Published in TheJournal.ie May 12th, 2015
AS THE MARRIAGE referendum campaign heats up there’s a lot of talk on the no side about marriage being an institution that needs to be protected. But protected against what or who? Marriage predates religion. It was historically linked to land, money and status, with women often traded between families as mere commodities.
Marriage has always been evolving. Up until the ’70s women had to give up work when they got married. In the not too distant past, love between Catholics and Protestants was frowned upon, divorce was illegal, and people were often forced to stay in miserable, violent or abusive relationships for the sake up protecting the institution of marriage.
It’s time now for another change. For too long many of our gay and lesbian friends, brothers, sisters, aunts, uncles, cousins, sons and daughters have been isolated and marginalised. They have been cruelly judged by some as being freaks and sinners, people who aren’t somehow normal or equal in the eyes of God or the State. It’s hard to believe now but it was only in 1993, and despite appeals by some groups, that being gay was decriminalised in Ireland.
Gay people are still pushed to the margins in many ways
My 15 years’ experience in youth and community work has shown me that a pervasive culture of homophobia has pushed many gay and lesbian people into the margins of society. This has led to depression, addiction, emigration and denial of identity for many. It has meant that some people have never been free to be who they truly are.
Thankfully things are changing but still, all over Ireland, and particularly in rural Ireland, gay people live in the shadows. They listen to the so called banter at school, at work, in pubs and at matches, the jokes and jeers about ‘queers’ and ‘faggots’, and of something negative being described as ‘gay’.
Research by Headstrong – the national centre for youth mental health, has found that 6% of heterosexual young people they surveyed had attempted suicide. This number is too high but it is nothing compared to the figure of 19% for gay and lesbian young people and 24% for young bisexual people. Other research suggests these numbers could be higher.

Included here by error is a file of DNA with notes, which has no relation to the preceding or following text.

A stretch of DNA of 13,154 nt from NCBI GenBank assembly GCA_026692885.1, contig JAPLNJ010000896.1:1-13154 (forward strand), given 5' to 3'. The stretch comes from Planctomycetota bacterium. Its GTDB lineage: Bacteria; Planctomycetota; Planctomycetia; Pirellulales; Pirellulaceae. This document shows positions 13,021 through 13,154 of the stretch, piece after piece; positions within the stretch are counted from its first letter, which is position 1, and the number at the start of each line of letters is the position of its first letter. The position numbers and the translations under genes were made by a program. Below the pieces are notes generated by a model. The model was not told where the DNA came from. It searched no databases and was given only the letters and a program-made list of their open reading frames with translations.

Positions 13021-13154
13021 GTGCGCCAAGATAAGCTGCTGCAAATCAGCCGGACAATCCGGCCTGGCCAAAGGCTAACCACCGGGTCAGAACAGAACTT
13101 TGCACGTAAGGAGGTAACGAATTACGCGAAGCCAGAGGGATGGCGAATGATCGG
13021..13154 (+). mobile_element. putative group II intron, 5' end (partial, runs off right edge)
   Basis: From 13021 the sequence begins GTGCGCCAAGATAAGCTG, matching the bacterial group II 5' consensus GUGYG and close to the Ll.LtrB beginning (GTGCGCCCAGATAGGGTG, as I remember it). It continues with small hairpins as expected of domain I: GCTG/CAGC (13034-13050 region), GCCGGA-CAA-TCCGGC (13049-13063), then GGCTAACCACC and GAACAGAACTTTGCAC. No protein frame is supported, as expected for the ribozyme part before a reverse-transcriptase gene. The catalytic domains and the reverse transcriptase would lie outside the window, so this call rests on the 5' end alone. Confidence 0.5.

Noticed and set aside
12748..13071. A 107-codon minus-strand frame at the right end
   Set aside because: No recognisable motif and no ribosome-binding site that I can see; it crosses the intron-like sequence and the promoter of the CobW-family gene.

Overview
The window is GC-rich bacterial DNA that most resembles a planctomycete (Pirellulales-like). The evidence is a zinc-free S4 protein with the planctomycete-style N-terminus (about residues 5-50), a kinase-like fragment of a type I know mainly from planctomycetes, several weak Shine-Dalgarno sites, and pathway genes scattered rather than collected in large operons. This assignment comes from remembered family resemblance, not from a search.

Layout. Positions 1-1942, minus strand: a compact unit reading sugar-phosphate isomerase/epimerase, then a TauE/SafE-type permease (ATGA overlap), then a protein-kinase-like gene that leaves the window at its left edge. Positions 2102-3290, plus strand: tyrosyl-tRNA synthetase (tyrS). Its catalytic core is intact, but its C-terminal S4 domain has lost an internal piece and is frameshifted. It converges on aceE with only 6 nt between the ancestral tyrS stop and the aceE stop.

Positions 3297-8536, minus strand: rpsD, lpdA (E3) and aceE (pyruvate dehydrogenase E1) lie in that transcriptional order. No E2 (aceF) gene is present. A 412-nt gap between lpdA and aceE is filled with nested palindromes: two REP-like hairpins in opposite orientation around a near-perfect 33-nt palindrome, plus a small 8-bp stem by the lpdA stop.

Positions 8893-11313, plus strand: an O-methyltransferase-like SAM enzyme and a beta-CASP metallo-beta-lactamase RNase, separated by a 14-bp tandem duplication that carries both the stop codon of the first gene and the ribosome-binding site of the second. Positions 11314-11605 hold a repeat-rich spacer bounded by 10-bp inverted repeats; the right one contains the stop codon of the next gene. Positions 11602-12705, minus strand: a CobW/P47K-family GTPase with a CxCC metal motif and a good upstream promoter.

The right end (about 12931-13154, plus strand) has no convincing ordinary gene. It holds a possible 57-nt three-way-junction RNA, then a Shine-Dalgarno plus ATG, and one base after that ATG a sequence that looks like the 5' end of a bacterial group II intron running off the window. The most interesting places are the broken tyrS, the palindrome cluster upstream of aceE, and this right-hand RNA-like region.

But these aren’t just numbers and statistics. The figures are made up by real lives –real young people in our families, schools, colleges, churches, work places and sports clubs, young people we need to stand up for, support, love, cherish and protect.
Marriage is a core part of our culture and denying same sex couples the right to be part of this is telling them they’re not equal, that their love isn’t as special or as sacred. For those considering a no vote, think about what message voting no would send to these people who are already struggling with having their identity and sexuality debated on a daily basis. Think about all the young people who are still afraid to come out to their parents. Think about all the suffering and suicides that we can avoid.
Decoys and distractions from the real issues
As to the argument that civil partnership will suffice, there was a compelling riposte doing the rounds on social media recently. It stated that arguing for civil marriage is like saying African-American civil rights campaigner Rosa Parks should have been happy with her seat at the back of the bus.
When it comes to the debate around surrogacy and adoption, this is a decoy and a distraction. These laws are already in place and the Chair of the Adoption Agency has clarified this. No amount of misinformation or fear mongering will change this.
It’s clear too that neither marital status nor the gender of parents can guarantee happiness or safety for kids. The reports of agencies like Barnardos, the ISPCC and CARI provide harrowing evidence of this. There are plenty of single parent families, both single mothers and fathers, who provide better parenting that some families combined. Similarly there are same sex couples who are as dedicated to loving, supporting and protecting their children as anyone you’ll meet.
This time last year I got married. My right to marry was not one I had to fight for, unlike the estimated 10% of Ireland’s citizens who are denied the same right. The question needs to be asked – if marriage is an institution that can foster love and joy in the world, then why deny it to another? If, for some, this is about religion and God is love, then why would that God want to prevent someone’s happiness? Surely none of us has the right to deny that right and to deny another’s happiness.
This is why an unprecedented alliance of diverse voices is calling for a yes vote. This includes Sr Stan, Mary McAleese, Gay Byrne, Fr Tony Flannery, Brian O’Driscoll, the Gaelic Player’s Association, the Garda Representative Association, Amnesty International Ireland, the National Youth Council and all the main political parties.
I understand why some people fear change. There is much to be concerned about in a fast changing world where community is fragmented and compassion is in short supply. But we shouldn’t give in to fear. People have suffered enough. Fear is the enemy of love and on May 22nd we have a chance to choose love. In doing so, we can help heal Ireland and send a powerful message to the world about what kind of people we are and what kind of country we want to be.
Ruairí McKiernan is a social campaigner, Fulbright scholar, founder of SpunOut.ie, and a member of the Council of State. His website is www.ruairimckiernan.com
A selection of Ruairí's articles published in the Irish Times, the Irish Independent, the Sunday Times, the Huffington Post, and other publications.